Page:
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This was up to Arizona standards in 1872, as well

Environmental groups plan to appeal a federal judge’s decision that would allow a uranium mine south of Grand Canyon National Park to operate.

In 2012, the Obama Administration passed a 20-year ban on new mining claims on more than a million acres of land surrounding Grand Canyon National Park.

Environmental groups recently sued the Forest Service saying it violated federal law by allowing the Canyon Mine, an old mine, to reopen without going through a new environmental permitting process, coming up with a cleanup plan and consulting with the Havasupai Tribe.

U.S. District Court Judge David Campbell rejected those claims saying the old mining right is valid under the 1872 mining law.

The Grand Canyon Trust’s Roger Clark is concerned about water contamination. He pointed to studies that found contamination in 15 wells and springs near Grand Canyon.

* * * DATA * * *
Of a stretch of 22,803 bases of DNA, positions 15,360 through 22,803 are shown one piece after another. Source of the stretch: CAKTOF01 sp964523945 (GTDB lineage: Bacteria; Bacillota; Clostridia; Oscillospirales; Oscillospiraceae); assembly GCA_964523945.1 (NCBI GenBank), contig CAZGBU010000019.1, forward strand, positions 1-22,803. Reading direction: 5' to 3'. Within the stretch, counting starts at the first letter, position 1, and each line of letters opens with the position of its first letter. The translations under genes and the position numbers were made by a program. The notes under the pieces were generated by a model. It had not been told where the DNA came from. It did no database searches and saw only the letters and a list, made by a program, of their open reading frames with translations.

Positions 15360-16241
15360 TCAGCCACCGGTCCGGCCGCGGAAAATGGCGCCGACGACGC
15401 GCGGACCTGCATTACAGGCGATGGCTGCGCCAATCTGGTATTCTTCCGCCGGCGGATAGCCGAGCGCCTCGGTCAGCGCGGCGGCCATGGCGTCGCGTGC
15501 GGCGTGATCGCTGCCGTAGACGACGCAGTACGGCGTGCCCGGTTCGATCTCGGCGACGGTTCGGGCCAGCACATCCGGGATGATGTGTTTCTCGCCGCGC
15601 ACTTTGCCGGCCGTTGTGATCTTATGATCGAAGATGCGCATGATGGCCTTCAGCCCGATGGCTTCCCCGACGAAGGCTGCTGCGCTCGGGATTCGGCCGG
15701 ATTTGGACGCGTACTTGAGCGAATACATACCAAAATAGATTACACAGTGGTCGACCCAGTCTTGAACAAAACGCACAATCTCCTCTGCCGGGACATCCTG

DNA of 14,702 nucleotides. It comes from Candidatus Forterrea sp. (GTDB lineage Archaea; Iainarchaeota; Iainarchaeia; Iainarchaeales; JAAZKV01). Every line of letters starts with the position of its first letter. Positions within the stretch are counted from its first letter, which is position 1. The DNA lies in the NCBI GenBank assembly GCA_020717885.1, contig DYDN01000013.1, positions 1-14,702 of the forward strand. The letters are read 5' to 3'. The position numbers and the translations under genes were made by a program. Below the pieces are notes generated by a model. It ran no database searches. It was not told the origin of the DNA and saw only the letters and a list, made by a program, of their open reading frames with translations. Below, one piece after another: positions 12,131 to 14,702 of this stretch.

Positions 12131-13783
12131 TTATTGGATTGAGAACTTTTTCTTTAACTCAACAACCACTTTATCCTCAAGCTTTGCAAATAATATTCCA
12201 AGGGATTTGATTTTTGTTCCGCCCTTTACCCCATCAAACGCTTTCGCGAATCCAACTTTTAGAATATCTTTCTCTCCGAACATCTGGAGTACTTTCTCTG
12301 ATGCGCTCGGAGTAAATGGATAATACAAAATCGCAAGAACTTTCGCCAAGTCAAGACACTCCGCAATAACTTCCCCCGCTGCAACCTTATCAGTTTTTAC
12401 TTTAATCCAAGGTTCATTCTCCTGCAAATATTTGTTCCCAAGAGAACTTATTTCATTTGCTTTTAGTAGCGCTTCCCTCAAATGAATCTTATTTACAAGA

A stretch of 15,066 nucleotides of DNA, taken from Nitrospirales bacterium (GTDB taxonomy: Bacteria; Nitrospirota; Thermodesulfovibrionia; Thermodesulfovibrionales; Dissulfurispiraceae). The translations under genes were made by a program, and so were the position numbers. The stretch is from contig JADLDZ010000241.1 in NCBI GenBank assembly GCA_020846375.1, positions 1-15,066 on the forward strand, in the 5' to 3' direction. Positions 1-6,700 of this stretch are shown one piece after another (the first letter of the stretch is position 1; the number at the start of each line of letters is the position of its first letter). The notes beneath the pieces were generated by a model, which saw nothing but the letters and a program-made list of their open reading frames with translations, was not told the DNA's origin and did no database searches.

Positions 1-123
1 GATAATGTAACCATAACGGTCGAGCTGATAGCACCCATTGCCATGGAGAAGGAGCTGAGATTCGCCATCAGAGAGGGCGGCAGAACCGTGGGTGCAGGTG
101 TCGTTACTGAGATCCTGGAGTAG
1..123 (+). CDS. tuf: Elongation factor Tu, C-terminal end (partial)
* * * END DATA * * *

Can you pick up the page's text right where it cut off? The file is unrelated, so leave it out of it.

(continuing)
“All of this information is since the 1986 decision by the Forest Service to allow Canyon Mine to mine without any kind of ground water monitoring,” Clark said.

Energy Fuels plans to open Canyon Mine this spring. The price of uranium has picked up to $39 a pound after it dropped to a multi-year low.

That’s all that really counts with extractive industries. How much profit can they make for the number of dollars of effort they invest in their project. Health of the ecosystem, the people, future generations, all are meaningless.

These creeps would pay miners to extract the minerals from your bones if they could get away with it and it was profitable.